With 10 minutes to go until sundown, the family sits around the table telling jokes and laughing about Ahmed’s mistake. Daoud, a family friend in his 20s who is tall and slim and very dark, arrives at the door and is greeted with much joy. He is offered a seat in a chair that has been moved into the room for him. He sits and joins the conversation. Hassan tells how Ahmed confused the days and ate before sundown. He recounts how Samar corrected Ahmed and how the whole family burst into laughter. It has not yet been five minutes since it happened, but already Ahmed’s mistake is becoming something of a family legend, the kind that gets repeated every year and grows into something much bigger with each telling.

Daoud is just as amused by the tale as everyone else, but Ahmed is ready for the story to be forgotten. After the jokes die down, Daoud looks up at the TV screen and is reminded of an image he saw recently. He was watching TV at home, and suddenly it was showing a refugee camp in Darfur. He recognized someone on the screen, someone he knew back in Sudan. How strange it had felt to be here in Maine, where the cold wind blows off the ocean, and to see someone familiar so far away on the arid plains of Darfur. A silence hangs in the room as everyone’s mind shifts to another world.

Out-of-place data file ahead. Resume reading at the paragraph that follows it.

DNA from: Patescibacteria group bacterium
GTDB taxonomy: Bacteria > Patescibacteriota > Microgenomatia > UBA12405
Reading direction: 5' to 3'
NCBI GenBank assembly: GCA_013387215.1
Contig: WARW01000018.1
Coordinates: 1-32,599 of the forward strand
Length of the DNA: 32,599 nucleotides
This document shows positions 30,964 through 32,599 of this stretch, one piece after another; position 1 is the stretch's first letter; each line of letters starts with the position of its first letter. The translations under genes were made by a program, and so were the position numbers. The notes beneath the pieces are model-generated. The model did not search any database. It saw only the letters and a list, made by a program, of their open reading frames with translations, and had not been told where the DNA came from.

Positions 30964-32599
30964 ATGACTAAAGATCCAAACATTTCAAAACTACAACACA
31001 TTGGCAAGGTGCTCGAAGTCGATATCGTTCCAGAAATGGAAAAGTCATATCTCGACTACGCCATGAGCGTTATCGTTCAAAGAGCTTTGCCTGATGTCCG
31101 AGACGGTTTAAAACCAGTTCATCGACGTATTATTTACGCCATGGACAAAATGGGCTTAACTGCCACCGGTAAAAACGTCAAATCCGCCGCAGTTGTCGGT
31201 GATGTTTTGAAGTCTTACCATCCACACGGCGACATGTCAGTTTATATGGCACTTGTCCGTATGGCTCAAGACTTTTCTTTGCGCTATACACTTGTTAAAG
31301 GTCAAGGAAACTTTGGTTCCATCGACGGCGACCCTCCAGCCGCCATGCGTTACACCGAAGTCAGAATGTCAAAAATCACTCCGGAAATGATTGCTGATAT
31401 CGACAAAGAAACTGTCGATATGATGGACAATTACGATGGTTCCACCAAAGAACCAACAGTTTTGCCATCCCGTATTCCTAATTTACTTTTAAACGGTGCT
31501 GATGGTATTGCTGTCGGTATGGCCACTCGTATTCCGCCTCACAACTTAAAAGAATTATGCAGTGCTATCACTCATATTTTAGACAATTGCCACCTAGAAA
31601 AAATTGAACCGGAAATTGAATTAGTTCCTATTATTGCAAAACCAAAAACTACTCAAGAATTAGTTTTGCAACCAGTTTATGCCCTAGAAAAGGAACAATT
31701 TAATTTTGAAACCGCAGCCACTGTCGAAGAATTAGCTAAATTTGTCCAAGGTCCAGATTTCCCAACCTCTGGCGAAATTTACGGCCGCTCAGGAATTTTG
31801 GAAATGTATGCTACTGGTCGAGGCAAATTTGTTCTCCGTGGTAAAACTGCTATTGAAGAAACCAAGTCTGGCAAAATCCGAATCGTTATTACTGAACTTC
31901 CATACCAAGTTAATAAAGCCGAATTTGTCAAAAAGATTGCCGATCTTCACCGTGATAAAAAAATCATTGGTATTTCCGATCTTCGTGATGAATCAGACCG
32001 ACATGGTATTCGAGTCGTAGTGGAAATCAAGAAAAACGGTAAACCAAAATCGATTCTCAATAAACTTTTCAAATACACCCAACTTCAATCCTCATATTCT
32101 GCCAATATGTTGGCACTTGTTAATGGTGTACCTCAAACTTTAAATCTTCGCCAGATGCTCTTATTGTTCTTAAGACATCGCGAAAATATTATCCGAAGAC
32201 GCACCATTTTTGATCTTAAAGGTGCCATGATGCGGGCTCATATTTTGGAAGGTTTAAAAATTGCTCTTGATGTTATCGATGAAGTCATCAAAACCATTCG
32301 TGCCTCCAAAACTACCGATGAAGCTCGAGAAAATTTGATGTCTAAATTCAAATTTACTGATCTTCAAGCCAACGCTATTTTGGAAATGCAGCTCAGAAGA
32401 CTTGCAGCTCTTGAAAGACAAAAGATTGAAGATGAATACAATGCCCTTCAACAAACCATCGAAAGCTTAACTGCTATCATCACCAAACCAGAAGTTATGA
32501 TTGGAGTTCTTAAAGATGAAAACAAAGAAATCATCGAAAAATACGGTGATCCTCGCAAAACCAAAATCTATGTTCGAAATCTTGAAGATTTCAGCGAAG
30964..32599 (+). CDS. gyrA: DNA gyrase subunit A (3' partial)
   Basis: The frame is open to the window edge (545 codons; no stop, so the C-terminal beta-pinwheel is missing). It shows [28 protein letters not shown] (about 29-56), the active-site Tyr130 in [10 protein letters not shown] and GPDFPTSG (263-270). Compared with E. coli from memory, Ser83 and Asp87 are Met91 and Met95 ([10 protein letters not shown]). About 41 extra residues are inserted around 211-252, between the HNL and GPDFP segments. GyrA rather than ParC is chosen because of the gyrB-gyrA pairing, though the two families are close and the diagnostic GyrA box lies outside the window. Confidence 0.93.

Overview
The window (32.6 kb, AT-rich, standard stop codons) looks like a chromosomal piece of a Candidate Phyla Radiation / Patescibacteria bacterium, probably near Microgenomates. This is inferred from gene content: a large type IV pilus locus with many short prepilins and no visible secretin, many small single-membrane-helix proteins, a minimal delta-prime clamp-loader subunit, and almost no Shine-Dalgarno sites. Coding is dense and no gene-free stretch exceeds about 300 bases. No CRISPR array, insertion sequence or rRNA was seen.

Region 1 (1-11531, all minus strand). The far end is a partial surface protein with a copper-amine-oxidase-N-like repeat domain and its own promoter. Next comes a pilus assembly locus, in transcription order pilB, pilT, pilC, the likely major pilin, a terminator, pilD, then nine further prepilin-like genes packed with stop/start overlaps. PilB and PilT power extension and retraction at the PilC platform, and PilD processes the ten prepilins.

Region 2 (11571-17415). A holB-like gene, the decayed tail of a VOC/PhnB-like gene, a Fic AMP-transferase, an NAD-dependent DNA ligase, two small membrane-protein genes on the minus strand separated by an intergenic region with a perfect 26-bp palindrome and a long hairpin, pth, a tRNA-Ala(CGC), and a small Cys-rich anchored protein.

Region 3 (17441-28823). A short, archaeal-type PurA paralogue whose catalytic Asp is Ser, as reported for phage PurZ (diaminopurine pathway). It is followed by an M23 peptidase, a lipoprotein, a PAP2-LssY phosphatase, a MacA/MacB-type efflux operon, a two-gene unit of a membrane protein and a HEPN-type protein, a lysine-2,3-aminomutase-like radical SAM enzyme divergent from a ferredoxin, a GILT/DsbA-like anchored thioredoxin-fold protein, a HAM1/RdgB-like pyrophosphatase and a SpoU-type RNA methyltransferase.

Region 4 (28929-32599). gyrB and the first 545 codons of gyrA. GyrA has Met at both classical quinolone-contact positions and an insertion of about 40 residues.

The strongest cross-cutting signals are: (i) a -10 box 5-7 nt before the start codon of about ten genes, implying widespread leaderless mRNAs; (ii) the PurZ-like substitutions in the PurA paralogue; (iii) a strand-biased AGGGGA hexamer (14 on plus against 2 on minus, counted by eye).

But this is not the time for such thoughts. There is enough time in the day for worries and troubles, for anxieties about work and bills and loved ones. There is enough time for remembering one’s homeland, where men on horseback gun down civilians and makeshift bombs rain down from government planes, where people feel the drought to their very bones. There is time enough in the day for all that. Now it is time to be with family and friends, to think about the future and what could be, to tell stories about small mistakes made by boys trying to be men, and to enjoy food after tasting hunger.

On the table sits a tray of goat meat and onions, a plate piled high with flatbread, a bowl of pineapple slices, and two bowls of meat in its own broth. A small bowl is filled with red pepper flakes to dip the goat meat in. Pitchers of juice and cups and napkins — the table is so crowded there’s barely room for it all. Everyone looks around, waiting as the hands move around the clock and as the sun inches toward the horizon. Shadows are disappearing into darkness outside. The street is still empty. The wind still blows cold off the ocean just blocks away. But inside the thermostat is turned way up, the open oven still gives off heat, and everyone in the living room crowds around the table.

“It’s time to eat,” Hassan announces.

“But it’s only six fifty-five,” Samar exclaims.

“No matter. Let’s eat — it’s close enough,” he answers her with a smile.